Quality Assurance, Testing, and Implementation Frequent Shopper Program, Part III ? Quality Assurance Process and Procedures While developing and implementing the Kudler Fine Foods Frequent Shopper Program, Smith Systems Consulting proposes to adhere to a well planned, comprehensive, and lifecycle-encompassing quality assurance process to assure the minimal standards of quality, as defined by Kudler Fine Foods within the functionality and performance requirements are met.

This process goes well beyond debugging the software itself. Rather, the quality assurance process will begin on day one of the project lifecycle and will be completed the day the software is retired. That said, though, the goal and guiding principle of the quality assurance process is to guarantee that the developing system not deviate from the user requirements, but that it meet their needs exactly as specified.

Deviations would be detected and resolved early on in the software development lifecycle (SDLC) and errors would be detected and fixed as early on in the SDLC as possible to avoid the far greater monetary and time costs incurred by errors that are discovered and fixed later on in the SDLC. Early error detection would even preclude having most errors find their way into the code at all. Quality assurance procedures, therefore, focus on detecting deviations and inconsistencies discovered in user requirements or in the way they are being developed.

Early on, quality assurance activities would typically be centered on making correct design decisions and on meeting user requirements so that, in the later stages or iterations of development, the software will be easily implemented. Later on, during implementation, quality assurance activities consist mostly of testing. In the case of the development of the Frequent Shopper Program, development stages usually overlap, meaning that quality assurance procedures normally conducted at various phases in a traditional SDLC would likewise overlap.

However, regardless of when various quality assurance activities are carried out, what needs to be done is to formally plan quality assurance procedures and to firmly stick to the plan. Provisions should be made to ensure that no excuse is made to short-change or skip the quality assurance process. Management, for example, needs to be brought onboard for quality assurance to happen. Also, the standards need to be easily understandable and measurable. Principally, quality assurance procedures would include the following four activities: 1. Defect Tracking 2.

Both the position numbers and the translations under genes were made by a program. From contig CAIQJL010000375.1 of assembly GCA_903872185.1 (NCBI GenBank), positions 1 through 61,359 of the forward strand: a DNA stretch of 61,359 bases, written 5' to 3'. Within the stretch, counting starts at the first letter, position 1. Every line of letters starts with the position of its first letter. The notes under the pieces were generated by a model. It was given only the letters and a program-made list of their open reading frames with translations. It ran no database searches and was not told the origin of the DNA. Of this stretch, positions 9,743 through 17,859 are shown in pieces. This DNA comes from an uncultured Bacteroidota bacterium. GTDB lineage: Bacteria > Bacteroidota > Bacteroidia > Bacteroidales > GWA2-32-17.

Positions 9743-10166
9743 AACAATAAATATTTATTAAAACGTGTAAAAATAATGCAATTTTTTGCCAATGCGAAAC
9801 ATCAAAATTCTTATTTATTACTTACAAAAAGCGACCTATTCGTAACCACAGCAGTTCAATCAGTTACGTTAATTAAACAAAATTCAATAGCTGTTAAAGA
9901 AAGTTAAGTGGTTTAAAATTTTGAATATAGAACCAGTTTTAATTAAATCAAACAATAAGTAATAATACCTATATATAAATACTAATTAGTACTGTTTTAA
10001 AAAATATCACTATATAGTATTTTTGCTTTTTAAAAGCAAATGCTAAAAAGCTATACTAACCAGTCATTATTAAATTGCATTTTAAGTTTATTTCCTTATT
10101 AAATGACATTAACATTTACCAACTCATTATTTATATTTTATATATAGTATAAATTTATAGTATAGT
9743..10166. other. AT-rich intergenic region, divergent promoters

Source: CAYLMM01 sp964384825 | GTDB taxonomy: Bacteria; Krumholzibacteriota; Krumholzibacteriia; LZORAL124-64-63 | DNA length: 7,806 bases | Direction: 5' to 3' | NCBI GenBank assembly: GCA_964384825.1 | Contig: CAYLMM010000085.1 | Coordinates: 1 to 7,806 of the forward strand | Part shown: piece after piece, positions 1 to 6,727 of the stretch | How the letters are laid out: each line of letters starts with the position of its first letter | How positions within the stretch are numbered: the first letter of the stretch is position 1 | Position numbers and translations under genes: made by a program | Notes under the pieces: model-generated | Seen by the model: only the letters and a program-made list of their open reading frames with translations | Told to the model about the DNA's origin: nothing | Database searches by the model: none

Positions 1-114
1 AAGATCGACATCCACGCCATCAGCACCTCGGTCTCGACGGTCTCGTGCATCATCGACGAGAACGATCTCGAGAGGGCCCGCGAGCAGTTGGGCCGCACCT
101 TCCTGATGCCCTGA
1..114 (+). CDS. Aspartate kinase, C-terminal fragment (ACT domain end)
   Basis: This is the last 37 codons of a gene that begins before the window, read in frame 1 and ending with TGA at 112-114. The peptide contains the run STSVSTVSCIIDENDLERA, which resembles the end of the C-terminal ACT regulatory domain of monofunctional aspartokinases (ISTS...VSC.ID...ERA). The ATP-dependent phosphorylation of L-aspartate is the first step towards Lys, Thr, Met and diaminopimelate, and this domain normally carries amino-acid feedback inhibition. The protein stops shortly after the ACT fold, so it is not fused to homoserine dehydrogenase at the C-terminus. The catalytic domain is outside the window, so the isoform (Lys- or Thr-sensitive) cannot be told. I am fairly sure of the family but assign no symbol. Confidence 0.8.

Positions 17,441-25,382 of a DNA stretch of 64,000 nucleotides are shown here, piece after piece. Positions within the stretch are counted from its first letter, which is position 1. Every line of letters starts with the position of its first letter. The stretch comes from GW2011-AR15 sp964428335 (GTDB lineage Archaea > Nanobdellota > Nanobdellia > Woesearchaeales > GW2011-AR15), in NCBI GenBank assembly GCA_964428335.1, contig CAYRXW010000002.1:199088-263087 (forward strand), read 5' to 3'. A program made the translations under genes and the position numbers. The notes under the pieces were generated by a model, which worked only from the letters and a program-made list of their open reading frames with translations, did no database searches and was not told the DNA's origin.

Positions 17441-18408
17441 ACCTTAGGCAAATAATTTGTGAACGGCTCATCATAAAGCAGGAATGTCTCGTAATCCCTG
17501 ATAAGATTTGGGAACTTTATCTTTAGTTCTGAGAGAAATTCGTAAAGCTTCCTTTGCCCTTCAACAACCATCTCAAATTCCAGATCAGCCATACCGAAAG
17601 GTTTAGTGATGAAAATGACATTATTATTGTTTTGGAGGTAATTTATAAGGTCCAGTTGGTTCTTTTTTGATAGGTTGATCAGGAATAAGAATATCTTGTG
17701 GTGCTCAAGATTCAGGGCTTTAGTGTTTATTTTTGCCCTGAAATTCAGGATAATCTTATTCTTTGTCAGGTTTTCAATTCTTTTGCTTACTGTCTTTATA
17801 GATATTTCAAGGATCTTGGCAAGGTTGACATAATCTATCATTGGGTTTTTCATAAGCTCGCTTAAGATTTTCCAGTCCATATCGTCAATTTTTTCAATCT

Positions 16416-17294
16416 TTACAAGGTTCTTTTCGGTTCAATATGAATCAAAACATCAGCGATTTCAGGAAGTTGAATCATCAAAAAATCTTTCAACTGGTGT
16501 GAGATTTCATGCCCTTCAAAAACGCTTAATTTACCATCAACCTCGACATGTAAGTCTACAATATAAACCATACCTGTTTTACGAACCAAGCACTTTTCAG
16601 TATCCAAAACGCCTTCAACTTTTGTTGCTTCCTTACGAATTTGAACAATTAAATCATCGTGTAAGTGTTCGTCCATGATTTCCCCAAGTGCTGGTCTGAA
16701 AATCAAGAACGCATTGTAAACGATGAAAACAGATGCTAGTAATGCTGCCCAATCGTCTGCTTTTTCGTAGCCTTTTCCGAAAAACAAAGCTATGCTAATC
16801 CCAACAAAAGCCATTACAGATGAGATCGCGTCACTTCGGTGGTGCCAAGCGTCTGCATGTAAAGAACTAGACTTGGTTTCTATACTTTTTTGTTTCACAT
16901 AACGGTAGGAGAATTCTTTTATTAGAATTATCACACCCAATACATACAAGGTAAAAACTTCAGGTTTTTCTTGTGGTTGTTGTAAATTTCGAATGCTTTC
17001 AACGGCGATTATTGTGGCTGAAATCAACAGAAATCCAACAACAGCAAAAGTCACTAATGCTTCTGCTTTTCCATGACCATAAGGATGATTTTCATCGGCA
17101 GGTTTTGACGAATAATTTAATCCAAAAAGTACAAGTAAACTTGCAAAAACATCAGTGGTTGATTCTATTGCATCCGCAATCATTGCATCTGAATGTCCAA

Technical Reviews a. Walkthroughs b. Inspections 3. Testing (described in following section) Defect tracking involves recording and tracking defects from detection to resolution (McConnell, 1998, p. 129). In technical reviews, whether formal or informal, developers receive constructive feedback from other developers. During analysis and design and even during implementation, walkthroughs help ensure the design model or the program being implemented is complete and accurate, and therefore, of higher quality. Inspections are similar to walkthroughs though more formal.

The design model or code is reviewed by participants prior to the inspection group meeting. The inspection meeting comes up with agreed-upon solutions for all discussed errors. Testing, as discussed next, forms a large part, though not necessarily the most important part, of the quality assurance process. While reviews help guarantee upstream quality, system testing helps guarantee software quality downstream. System testing, which aims to cover 100% of system functionality, is usually conducted by an independent testing team (McConnell, 1998, p. 34). Defects detected are then corrected by developers. Taken alone, each of these quality assurance activities are effective, but nowhere nearly as effective as when done in conjunction with the other activities (McConnell, 1998, p. 135). The more effective testing and other quality assurance procedures are those that detect errors before the code is written. Early detection saves a tremendous amount of time and money. Testing Procedures Testing has two main objectives: 1. Detect and fix errors 2. Correct operation of the software